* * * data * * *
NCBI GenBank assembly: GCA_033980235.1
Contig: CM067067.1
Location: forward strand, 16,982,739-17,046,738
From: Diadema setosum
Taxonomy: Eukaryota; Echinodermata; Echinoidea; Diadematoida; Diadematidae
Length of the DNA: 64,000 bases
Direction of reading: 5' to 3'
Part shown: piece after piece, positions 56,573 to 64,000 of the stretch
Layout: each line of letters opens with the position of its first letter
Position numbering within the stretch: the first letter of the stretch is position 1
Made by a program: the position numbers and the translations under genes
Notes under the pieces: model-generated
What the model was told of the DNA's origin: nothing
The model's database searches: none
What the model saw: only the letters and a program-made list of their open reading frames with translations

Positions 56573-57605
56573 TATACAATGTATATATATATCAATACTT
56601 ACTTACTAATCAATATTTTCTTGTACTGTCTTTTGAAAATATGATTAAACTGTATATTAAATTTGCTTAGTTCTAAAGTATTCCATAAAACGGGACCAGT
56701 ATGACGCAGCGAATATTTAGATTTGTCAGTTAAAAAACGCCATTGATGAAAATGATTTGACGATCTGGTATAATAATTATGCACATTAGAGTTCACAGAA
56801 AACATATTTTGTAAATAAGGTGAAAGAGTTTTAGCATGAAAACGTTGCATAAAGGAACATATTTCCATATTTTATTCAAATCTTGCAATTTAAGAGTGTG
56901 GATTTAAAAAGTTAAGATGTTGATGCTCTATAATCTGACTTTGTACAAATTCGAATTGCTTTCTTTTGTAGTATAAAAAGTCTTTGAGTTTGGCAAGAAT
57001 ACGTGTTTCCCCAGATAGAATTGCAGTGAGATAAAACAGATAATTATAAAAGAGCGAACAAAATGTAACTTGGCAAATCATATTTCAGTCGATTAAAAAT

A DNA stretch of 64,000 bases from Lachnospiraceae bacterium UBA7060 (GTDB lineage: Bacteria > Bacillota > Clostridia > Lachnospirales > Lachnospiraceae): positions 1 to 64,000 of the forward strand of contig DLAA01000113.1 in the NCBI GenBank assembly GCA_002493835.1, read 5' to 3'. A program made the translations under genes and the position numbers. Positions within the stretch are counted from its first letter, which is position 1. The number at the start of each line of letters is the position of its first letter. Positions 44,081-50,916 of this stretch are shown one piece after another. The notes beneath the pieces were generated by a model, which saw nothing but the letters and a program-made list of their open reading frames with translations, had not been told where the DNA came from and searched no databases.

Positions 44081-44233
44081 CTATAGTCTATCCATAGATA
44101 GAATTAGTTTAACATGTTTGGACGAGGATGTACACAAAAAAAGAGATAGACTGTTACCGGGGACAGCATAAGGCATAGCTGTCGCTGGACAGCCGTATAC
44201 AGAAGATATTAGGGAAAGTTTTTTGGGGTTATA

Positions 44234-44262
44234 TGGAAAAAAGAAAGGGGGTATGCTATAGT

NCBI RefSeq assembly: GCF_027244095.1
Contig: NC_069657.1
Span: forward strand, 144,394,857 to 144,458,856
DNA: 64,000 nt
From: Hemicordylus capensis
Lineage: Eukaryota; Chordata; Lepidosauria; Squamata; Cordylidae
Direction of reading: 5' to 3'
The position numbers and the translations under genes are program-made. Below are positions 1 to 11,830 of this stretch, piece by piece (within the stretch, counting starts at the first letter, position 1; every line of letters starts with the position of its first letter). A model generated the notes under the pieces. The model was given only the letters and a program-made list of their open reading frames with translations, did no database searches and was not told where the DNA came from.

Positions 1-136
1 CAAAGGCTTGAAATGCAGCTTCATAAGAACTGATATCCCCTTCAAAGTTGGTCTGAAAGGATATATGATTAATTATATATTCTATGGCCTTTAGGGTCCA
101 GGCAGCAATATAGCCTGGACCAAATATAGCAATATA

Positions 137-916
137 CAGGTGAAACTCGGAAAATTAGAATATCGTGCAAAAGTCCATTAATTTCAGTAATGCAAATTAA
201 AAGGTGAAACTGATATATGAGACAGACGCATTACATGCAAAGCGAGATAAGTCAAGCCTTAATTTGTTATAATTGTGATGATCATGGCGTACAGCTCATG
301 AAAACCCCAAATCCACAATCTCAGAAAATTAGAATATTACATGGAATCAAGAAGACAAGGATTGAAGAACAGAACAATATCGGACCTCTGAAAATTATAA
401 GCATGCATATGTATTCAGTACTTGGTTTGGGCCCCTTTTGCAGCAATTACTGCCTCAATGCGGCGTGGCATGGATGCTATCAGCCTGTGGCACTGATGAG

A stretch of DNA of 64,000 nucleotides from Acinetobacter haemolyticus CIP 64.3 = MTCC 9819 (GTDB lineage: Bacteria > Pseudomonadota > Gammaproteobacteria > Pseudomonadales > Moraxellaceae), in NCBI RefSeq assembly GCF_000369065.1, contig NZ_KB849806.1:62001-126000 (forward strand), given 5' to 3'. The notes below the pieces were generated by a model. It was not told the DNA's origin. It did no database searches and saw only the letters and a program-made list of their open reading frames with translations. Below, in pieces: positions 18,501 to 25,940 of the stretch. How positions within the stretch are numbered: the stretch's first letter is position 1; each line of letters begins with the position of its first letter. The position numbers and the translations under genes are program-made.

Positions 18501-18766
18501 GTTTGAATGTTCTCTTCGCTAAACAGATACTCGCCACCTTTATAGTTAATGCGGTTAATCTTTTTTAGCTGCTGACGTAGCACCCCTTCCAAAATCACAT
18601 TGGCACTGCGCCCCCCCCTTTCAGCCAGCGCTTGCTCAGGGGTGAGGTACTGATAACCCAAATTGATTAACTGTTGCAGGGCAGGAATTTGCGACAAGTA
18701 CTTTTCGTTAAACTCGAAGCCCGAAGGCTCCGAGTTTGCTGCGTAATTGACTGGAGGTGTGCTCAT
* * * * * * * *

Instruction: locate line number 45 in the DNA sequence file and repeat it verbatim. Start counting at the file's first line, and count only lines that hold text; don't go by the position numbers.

401 GCATGCATATGTATTCAGTACTTGGTTTGGGCCCCTTTTGCAGCAATTACTGCCTCAATGCGGCGTGGCATGGATGCTATCAGCCTGTGGCACTGATGAG